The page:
BACKThe idea of playing golf conjures up images of a relaxing half day on well-groomed greens sharing conversation, casually making business deals, taking in some light exercise, or just having a good time.
For people with disabilities, being able to play golf—much less compete with able-bodied peers—may have seemed impossible. But thanks to advances in equipment technologies, amendments to U.S. Golf Association rules, and a three-year-old advocacy group, golfers with disabilities can achieve all of the above.
Recent studies have shown that golf courses are discovering the benefits of broadening play opportunities for people with disabilities. At the same time, many with disabilities are discovering the benefits of golf. A February 2003 article in Golf Club Management magazine cites a National Alliance for Accessible Golf (Alliance) estimate that identifies the size of the potential disabled golfer population.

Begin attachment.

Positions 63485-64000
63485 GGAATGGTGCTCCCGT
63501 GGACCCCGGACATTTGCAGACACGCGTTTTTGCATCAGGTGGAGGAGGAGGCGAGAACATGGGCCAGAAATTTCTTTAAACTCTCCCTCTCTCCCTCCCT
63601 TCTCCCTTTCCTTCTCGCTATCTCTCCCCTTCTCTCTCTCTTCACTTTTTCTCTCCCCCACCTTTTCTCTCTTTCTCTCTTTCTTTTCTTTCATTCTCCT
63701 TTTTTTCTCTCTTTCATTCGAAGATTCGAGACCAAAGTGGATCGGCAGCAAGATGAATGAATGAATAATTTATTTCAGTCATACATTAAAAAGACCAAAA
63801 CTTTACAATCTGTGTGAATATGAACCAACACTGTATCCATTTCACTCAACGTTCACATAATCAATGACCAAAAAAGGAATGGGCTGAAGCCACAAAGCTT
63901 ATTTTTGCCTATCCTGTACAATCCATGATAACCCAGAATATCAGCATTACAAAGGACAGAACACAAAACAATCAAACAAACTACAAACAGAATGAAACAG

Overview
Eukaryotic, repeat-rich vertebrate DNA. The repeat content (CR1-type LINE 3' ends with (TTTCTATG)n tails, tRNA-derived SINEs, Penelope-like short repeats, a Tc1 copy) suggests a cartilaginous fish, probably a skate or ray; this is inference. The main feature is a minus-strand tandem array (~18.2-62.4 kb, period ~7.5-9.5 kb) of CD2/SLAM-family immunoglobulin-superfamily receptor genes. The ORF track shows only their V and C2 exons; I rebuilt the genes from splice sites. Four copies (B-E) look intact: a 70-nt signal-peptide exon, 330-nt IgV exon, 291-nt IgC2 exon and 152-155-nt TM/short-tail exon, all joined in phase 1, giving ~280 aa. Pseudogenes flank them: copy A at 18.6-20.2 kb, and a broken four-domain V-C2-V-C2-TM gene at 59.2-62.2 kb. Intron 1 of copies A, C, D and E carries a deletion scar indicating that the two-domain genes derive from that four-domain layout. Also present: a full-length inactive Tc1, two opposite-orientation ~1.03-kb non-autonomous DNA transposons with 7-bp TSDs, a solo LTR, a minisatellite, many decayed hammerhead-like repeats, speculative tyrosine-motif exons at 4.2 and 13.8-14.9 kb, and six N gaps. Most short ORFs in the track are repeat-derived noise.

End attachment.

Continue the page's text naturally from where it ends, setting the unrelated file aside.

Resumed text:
“With accessible golf in the initial stages of development and not enough statistics available to indicate how soon an investment for accessibility improvements will return added revenues, the best gauge [of actual increase] may be population trends that appear to confirm the need for accessible golf is arriving fast,” author Frank McAlonan writes. “The Alliance estimates the total population of Americans with disabilities at 54 million and their disposable income at $214 billion. Currently only 10 percent of them play golf, while another 35 percent would like to play, Alliance research shows.” (“Accessible Golf a Win-Win,” Golf Club Management, Feb. 2003.)
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